The interior of the church left me just as astonished as the outside: instead of the traditional religious elements like saint sculptures and exquisitely carved wooden altar, the decoration was rather modern, with abstract shapes and bold colours. The interior is completely in contrast with the traditional exterior.

The best views of the sanctuary are from the many lookouts further on the other side after crossing the bridge. You’ll also appreciate the surrounding green hills and the river. Apart from the famous picturesque photo you should also take a 360 degrees picture to include the two waterfalls a few meters down. It’s really a scenery worth a million [insert your currency here]!

As I sat down at the end of the bridge to draw a picture of the church, a sweet local child came to me out of curiosity. He told me that he was on holiday too, with his parents, from a neighbouring department. In fact, we saw at Lajas more national visitors than foreign tourists.

Things to do in Pasto, Colombia

After a full day spent crossing the border hop on hop off, we finally arrived in Pasto. We felt like indulging in Colombia, the country we were so looking forward to set foot on! This city is a perfect place to start, and we didn’t expect it to have such a variety of activities.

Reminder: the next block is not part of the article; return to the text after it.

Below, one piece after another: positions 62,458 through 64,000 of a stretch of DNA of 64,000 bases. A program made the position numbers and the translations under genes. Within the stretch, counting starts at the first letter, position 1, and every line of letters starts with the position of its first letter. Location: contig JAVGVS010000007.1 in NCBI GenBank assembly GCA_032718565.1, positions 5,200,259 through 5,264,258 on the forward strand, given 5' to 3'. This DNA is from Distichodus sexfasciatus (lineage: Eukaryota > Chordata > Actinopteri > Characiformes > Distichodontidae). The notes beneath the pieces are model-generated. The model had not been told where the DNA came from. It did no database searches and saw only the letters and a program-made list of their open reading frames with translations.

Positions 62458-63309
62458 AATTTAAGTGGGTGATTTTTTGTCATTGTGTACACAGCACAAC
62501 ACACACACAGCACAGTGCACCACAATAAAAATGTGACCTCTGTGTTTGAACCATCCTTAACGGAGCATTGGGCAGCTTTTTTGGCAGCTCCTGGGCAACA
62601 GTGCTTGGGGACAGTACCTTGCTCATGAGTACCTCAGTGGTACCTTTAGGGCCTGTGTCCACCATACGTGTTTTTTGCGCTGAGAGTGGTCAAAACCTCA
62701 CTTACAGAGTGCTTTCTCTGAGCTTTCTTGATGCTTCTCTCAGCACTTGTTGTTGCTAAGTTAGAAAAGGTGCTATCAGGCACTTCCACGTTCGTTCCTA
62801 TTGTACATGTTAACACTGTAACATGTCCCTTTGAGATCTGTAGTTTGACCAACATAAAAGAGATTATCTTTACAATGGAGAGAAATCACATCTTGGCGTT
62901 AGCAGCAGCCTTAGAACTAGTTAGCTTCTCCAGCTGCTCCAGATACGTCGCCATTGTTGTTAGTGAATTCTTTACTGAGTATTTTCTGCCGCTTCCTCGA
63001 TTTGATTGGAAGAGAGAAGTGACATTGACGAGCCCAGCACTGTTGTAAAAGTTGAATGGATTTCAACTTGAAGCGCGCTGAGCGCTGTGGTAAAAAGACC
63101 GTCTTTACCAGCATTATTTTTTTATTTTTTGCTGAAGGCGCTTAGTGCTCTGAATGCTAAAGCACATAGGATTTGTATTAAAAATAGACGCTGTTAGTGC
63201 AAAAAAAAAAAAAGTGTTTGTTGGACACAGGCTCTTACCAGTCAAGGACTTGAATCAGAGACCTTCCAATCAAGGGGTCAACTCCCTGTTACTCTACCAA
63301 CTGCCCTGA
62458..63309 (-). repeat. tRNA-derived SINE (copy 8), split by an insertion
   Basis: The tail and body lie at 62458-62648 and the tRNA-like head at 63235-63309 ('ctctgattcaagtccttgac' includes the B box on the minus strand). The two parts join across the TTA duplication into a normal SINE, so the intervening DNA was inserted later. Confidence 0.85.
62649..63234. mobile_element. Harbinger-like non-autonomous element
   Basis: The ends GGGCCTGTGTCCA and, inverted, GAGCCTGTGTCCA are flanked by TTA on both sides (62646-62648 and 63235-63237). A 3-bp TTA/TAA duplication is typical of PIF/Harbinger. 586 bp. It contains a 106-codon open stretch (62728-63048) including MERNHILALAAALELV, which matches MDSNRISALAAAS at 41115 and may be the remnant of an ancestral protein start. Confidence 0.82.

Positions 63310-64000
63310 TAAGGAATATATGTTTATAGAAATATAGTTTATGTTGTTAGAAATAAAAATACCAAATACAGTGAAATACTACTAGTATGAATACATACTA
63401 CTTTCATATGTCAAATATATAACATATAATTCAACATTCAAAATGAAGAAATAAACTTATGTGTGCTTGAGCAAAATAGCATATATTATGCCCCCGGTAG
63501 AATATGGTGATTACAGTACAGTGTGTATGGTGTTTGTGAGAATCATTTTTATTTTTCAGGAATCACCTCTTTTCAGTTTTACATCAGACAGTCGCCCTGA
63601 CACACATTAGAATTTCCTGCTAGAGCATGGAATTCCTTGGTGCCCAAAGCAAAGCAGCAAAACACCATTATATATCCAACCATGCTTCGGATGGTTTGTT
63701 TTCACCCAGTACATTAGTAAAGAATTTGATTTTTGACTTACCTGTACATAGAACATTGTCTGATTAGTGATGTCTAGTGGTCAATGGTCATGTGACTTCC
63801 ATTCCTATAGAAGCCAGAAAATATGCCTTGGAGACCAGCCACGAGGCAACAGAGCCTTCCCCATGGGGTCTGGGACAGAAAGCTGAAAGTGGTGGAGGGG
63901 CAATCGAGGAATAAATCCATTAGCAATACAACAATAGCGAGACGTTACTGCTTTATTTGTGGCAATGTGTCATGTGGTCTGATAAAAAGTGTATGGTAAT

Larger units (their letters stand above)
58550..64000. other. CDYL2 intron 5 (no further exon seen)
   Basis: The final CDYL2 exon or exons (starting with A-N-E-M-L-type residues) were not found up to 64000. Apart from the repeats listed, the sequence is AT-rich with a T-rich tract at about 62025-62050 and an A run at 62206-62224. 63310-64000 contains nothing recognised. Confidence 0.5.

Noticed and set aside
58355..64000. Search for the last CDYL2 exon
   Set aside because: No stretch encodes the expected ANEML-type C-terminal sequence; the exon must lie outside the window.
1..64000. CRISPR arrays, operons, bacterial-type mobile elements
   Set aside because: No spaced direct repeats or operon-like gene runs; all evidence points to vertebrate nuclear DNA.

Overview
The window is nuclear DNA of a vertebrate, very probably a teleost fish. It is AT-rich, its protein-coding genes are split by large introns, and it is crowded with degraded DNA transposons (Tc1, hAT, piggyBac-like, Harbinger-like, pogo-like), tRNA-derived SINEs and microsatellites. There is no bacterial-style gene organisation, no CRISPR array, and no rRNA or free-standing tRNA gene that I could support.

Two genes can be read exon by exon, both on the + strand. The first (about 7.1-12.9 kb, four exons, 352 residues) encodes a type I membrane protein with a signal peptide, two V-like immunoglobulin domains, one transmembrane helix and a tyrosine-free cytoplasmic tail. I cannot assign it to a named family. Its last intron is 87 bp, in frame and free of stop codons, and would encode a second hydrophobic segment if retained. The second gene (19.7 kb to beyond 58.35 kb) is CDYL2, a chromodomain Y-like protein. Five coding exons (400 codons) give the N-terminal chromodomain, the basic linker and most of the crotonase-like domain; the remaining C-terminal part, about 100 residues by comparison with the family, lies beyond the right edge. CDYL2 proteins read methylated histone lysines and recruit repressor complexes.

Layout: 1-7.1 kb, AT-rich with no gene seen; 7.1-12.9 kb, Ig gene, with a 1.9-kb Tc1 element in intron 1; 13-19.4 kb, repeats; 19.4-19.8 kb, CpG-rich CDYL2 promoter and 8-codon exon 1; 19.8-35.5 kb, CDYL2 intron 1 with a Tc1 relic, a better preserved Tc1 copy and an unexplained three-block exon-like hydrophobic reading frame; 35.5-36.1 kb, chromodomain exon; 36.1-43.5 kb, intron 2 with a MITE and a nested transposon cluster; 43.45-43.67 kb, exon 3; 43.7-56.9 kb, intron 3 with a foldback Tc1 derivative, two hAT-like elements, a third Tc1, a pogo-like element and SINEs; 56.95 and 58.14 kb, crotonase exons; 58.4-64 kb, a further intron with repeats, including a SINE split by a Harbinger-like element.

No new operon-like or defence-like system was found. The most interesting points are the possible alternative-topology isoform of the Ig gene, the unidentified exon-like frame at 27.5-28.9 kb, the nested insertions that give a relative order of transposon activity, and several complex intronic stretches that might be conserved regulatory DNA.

What truly mesmerised us on the first day was the many beautiful churches in Pasto. Colombia (like the rest of South America) is a very catholic country, where indigenous beliefs are not as strongly present as in other countries of the Andes, like Peru and Bolivia.

The ancient indigenous belief system is still very much alive today. Want to know more? Read our article about it.

On a nice sunny afternoon we went church-hopping and visited a great many number of them. They are surprisingly built in quite different styles. Luckily, most of them were open, so we didn’t have the issue of closed doors as often happened during our trip.

For some reason, we really like visiting churches. We admire them from an artistic point of view, and get lost in the local peculiarities of the decoration. They also tell much of the history of a place, the hazards of wealth, the battles for power. Here are my favourite ones in Pasto:

Pay a visit to the local market